Can I Open a Brokerage Account for my Child?
Yes you can, but you will have a few more choices on what type of account you are going to open for your child than if you were opening one for yourself.
If your child does not get a paycheck, then you can choose between two types of accounts where there are no maximum contribution limits. The first is a guardian account, in which you own the money. You can withdraw it for any reason you want, and you are the one who is liable for the taxes on the earnings. You have got total control, and the price for this is that you pay taxes at your own tax rate. Practically speaking, then, this type of account is basically a way for you to informally earmark funds for your child in an account in your name.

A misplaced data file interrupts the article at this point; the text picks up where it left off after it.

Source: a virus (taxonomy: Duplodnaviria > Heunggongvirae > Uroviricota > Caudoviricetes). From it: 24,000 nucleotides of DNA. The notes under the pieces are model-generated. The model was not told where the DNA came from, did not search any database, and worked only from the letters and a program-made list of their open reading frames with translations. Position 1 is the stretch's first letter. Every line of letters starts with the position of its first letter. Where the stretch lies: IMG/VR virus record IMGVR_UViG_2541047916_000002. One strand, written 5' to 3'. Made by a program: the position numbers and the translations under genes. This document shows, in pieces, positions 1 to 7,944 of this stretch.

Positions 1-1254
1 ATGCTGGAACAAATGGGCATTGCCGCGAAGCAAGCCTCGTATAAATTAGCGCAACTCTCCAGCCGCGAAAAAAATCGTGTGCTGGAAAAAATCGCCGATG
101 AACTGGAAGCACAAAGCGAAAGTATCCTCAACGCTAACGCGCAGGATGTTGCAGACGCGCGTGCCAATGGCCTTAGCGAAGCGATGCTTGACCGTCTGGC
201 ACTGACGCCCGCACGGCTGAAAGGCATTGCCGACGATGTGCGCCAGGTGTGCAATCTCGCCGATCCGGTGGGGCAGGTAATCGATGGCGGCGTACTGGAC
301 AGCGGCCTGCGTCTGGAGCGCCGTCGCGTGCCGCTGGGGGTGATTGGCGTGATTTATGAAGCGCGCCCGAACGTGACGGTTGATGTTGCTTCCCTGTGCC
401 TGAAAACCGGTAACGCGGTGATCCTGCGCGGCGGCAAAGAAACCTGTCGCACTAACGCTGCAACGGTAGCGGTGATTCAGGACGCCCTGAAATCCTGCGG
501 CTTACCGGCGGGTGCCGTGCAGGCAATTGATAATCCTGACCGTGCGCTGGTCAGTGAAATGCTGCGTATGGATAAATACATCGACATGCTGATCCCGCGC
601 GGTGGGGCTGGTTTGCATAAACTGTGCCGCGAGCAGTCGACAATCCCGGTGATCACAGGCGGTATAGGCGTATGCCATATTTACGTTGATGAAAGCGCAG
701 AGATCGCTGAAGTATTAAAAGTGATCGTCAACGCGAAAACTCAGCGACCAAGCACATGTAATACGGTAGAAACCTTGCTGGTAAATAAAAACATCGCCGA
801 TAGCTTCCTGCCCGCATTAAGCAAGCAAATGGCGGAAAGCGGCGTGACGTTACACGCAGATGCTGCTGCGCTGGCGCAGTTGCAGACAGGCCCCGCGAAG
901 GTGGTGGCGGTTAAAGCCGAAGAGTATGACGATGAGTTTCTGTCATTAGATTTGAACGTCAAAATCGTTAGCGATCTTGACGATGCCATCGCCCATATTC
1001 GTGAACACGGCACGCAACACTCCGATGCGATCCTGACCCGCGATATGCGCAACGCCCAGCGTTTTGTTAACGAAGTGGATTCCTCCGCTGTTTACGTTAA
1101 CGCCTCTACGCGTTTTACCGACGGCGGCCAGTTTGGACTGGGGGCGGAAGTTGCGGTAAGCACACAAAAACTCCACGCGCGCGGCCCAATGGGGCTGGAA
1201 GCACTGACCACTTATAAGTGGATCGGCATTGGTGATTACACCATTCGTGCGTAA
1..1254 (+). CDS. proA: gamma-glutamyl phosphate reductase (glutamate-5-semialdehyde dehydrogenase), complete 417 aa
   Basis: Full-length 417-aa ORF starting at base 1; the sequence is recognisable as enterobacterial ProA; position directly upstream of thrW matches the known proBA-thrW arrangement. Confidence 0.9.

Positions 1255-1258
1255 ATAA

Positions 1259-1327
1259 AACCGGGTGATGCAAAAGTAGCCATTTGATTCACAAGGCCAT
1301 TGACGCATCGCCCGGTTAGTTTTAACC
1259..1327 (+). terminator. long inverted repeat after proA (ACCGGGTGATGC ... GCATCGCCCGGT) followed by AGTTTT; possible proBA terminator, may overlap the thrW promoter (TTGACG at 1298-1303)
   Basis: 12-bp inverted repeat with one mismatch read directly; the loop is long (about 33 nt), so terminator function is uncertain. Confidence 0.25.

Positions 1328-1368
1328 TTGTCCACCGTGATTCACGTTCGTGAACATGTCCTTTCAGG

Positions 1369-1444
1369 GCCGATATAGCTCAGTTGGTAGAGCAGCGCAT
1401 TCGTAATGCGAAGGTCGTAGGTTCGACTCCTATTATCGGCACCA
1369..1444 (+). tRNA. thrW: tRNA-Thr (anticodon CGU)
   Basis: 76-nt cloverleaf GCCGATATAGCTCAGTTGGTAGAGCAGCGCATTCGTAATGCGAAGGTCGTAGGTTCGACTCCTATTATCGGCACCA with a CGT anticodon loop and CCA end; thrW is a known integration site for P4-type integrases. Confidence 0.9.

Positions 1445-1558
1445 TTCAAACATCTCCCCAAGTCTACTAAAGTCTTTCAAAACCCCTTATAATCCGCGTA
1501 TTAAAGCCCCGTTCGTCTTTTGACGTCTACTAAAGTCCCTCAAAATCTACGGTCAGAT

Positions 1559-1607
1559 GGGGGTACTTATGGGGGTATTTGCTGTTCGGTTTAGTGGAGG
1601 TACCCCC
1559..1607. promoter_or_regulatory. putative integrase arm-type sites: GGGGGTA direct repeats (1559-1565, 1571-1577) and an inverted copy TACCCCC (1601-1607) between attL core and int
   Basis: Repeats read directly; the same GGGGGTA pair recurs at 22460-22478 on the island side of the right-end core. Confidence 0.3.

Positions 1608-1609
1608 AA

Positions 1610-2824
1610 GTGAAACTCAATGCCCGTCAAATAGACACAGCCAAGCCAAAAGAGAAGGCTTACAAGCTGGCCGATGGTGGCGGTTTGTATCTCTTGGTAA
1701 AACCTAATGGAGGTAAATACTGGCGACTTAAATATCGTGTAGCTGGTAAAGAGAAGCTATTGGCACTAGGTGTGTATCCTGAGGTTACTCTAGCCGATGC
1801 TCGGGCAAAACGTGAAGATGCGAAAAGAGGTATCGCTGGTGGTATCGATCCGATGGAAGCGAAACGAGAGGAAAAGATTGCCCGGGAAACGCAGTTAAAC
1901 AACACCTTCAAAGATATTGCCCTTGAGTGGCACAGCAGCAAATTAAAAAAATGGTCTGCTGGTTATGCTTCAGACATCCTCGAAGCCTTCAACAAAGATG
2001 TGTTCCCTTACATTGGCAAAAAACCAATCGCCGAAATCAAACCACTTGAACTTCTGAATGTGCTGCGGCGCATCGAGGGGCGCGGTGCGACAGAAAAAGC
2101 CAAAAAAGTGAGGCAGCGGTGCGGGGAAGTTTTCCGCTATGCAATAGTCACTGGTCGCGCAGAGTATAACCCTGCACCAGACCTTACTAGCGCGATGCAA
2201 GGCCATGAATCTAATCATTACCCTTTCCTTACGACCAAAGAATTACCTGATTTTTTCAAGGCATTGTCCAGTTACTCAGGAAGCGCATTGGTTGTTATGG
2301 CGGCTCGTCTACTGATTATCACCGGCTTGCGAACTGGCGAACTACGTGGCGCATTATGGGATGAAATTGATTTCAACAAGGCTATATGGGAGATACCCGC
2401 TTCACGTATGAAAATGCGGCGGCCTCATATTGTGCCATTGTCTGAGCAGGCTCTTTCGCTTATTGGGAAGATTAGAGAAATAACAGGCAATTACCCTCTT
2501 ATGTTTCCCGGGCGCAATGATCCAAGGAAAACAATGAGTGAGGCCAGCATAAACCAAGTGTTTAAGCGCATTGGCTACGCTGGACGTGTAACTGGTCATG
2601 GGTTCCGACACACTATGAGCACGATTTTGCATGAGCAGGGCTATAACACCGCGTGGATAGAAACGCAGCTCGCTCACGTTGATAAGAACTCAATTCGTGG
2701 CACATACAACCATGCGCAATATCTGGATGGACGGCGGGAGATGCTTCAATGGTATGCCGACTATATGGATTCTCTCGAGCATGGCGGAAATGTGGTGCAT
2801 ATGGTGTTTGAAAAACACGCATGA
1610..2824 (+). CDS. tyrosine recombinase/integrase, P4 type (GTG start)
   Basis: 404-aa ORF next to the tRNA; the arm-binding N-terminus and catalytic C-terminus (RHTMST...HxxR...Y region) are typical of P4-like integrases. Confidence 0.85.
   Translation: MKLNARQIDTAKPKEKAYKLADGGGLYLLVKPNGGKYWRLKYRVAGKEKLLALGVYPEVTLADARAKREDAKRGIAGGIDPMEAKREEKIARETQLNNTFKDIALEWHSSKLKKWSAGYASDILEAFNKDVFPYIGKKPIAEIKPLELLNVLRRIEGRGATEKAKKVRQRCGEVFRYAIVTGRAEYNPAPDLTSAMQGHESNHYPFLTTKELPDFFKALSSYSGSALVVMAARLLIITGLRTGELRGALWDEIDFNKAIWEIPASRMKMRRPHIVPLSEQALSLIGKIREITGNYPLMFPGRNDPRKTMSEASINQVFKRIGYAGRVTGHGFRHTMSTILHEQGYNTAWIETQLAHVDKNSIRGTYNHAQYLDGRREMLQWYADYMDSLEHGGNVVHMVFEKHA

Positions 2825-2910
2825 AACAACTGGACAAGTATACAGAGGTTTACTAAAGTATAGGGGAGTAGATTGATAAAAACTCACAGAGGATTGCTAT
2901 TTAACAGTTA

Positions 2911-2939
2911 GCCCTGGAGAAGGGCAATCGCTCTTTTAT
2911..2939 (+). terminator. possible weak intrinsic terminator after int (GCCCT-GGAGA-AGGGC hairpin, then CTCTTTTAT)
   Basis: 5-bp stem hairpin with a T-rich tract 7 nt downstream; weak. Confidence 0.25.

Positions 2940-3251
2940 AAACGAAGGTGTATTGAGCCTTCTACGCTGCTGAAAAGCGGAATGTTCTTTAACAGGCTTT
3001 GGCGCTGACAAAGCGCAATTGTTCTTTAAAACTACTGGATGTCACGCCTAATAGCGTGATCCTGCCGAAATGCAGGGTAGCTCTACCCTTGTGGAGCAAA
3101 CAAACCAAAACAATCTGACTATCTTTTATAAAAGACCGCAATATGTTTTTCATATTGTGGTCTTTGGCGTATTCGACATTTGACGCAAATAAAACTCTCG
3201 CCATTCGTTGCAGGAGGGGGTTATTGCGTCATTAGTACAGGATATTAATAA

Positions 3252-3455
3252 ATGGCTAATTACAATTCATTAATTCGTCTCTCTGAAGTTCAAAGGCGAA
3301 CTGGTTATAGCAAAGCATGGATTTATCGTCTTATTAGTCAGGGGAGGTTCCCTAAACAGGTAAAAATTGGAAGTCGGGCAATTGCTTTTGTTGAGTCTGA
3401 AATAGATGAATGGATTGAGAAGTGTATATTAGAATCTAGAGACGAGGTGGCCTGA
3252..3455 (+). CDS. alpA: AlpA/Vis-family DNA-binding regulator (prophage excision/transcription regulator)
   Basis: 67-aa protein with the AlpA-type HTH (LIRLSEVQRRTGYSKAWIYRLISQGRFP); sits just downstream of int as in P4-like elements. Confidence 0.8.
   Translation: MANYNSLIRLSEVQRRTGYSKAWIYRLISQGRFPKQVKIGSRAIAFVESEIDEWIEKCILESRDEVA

The other type of account is a custodial account, where you do not own the money your child does. As long as your child is a child, you still control the account, but any withdrawals (or dividends, for that matter) are taxed at your child's rate. This is, of course, generally lower than your own. In other words, you have given up some long-term control as well as ownership, but it is usually a better deal from a tax standpoint. There are two kinds of custodial accounts: the Uniform Gift to Minors Act (UGMA) and the Uniform Transfers to Minors Act (UTMA).
IRA accounts are another alternative. In order to have a regular IRA or a Roth IRA, the owner of the account must have earned income. That means that you cannot open one of these for your child until she is actually earning income.
The Education IRA is in a category all its own. Your child could have a traditional IRA or a Roth IRA, but you can only invest a total of $3,000 yearly into one of them. The $500 maximum that you can invest yearly in an Education IRA is in addition to that $2,000.